Accessible Transit: Transportation for People with Disabilities in the 1990s

By Hale, Paul N., Jr.; Shipp, Michael | The Journal of Rehabilitation, April-June 1989 | Go to article overview

Accessible Transit: Transportation for People with Disabilities in the 1990s


Hale, Paul N., Jr., Shipp, Michael, The Journal of Rehabilitation


Accessible TRANSIT Transportation for People with Disabilities in the 1990s

Personal Transportation: A Challenge to the Rehabilitation Community

Over the past 10 years, there have been significant changes in the technology available to assist people with disabilities in becoming more independent through driving. The sophistication of this technology is creating a number of problems that must be addressed in the 1990s. This feature will review developments in the field and indicate some of the issues that must be addressed in the next decade.

Equipment

There has been a decrease in the number of companies manufacturing products at the low and medium level of technology but an increase in the number of different driving systems available for people with severe disabilities. This decrease has occurred because of the risks associated with manufacturing and distributing these products. First, the manufacturers are dealing with products that can be classified as "orphan products." This means that the potential product market is quite small and may require that the product be sold at a high unit price in order to recover development and production costs. Second, the product liability exposure associated with providing these products to persons with disabilities is significant. Even the most reputable companies may be paying as much as ten to twelve percent of gross income for insurance and these insurance policies may include a thirty-day notice of cancellation.

There have been some inroads with the automotive industry in this period. Both Ford and General Motors have been involved in hardware development. Unfortunately, these efforts proved to be unrewarding to them primarily because of a lack of profitability and the potential of liability exposure. There are no current hardware development activities underway involving the automotive industry. To their credit, they have established a number of new programs to assist persons with disabilities. These programs include an information hotline and up to $500 to offset the cost of adaptive equipment installed on a Chrysler Motors product; and GMAC finance packaging of vehicle and modifications, and information through its dealers network by General Motors. It is not anticipated that there will be any hardware-oriented activities by the automotive industry in the future.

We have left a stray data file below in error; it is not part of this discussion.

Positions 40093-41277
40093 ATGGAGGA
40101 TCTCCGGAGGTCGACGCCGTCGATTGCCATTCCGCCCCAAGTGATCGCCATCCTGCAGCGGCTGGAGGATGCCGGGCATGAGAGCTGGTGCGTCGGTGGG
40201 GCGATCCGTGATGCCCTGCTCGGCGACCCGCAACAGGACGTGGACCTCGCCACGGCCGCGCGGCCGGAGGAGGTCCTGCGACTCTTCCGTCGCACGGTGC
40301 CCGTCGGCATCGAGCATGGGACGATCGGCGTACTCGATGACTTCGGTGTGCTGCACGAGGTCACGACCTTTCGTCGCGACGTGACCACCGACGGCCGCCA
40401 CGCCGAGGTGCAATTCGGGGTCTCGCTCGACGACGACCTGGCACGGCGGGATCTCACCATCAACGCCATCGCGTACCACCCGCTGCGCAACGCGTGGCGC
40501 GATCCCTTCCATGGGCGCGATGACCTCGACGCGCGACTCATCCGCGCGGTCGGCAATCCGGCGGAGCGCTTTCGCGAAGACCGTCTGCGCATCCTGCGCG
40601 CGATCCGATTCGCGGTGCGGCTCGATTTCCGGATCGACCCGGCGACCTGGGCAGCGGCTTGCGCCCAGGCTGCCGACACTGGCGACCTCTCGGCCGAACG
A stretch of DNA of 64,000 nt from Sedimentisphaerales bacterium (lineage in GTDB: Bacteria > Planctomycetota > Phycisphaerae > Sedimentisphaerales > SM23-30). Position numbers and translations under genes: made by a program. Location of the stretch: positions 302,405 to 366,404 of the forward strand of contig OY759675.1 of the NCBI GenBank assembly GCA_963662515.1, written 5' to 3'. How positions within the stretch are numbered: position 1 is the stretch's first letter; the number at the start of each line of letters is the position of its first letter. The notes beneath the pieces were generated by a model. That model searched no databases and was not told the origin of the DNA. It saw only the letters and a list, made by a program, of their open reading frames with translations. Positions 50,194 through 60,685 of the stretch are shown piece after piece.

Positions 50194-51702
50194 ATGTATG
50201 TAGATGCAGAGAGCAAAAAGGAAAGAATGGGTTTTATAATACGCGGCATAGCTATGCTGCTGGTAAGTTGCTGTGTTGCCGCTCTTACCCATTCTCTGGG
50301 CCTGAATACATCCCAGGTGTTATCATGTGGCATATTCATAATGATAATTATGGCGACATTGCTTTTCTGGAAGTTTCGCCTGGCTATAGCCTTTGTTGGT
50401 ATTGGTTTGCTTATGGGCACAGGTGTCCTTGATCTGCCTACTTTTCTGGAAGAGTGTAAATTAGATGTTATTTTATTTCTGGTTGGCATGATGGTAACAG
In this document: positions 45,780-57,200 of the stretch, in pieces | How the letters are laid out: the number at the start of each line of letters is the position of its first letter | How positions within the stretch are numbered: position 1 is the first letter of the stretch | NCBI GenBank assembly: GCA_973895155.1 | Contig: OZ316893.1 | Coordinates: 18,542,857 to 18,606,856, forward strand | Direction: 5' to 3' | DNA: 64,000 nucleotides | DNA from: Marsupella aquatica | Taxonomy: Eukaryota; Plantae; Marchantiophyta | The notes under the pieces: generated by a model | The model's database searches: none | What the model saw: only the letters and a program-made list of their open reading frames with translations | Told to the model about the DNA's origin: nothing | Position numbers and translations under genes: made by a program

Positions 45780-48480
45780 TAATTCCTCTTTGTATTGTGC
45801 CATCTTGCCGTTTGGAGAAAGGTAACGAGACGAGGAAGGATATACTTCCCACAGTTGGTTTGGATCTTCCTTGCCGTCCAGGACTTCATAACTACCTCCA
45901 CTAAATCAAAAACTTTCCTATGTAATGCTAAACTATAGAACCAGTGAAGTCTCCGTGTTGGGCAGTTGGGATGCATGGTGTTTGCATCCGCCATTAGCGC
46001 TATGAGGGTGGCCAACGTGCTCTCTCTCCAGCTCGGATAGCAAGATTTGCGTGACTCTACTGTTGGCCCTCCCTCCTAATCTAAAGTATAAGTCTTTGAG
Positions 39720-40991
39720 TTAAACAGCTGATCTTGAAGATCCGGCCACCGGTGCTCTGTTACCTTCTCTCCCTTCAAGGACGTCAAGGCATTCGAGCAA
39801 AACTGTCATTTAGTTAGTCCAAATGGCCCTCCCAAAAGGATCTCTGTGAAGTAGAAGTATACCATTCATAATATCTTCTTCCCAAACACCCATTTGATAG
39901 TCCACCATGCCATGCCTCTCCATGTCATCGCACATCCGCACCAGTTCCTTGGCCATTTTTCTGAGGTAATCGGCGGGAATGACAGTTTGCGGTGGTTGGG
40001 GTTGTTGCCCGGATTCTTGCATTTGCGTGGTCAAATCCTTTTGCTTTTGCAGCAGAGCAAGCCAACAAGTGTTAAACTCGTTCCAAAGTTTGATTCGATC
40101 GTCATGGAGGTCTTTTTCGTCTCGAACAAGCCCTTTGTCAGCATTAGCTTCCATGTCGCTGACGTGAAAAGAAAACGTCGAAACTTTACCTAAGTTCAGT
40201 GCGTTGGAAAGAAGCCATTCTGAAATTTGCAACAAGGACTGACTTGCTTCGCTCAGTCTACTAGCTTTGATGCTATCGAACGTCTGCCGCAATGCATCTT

Vehicles

It has only been since the mid-1970s that vans have been widely used for personal transportation, thus allowing people to drive from their wheelchairs. This has created many challenges to the adaptive equipment industry, including proper driver positioning, wheelchair occupant protection, entry/exist systems, and control systems.

The advent of mini-vans in the 1980s has created further challenges to the industry in that many consumers wish to drive the smaller vans, but space available for entry and accommodation of a wheelchair in the driver position is extremely limited. The relatively low market potential in this area has again caused delays in the development of new technology to address these problems.

Even for those who are able to drive a sedan, the reduction in size of vehicles has reduced the number of choices available. The Society of Automotive Engineers is developing a computer program that is designed to assist consumers in making appropriate vehicle selections based on the space available for wheelchair storage behind the front seat and in the trunk.

Liability

Not only are the manufacturers exposed through product liability, but several others involved in the field of personal transportation for disabled persons have liability concerns.

Evaluators are responsible for the safety of the client during the evaluation, determining the driving abilities of the client, and in making an appropriate determination of adaptive equipment and vehicle modifications.

Rehabilitation Services Agencies are responsible for providing for an appropriate evaluation and training and assuring that appropriate adaptive equipment and vehicle modifications are provided to the client. …

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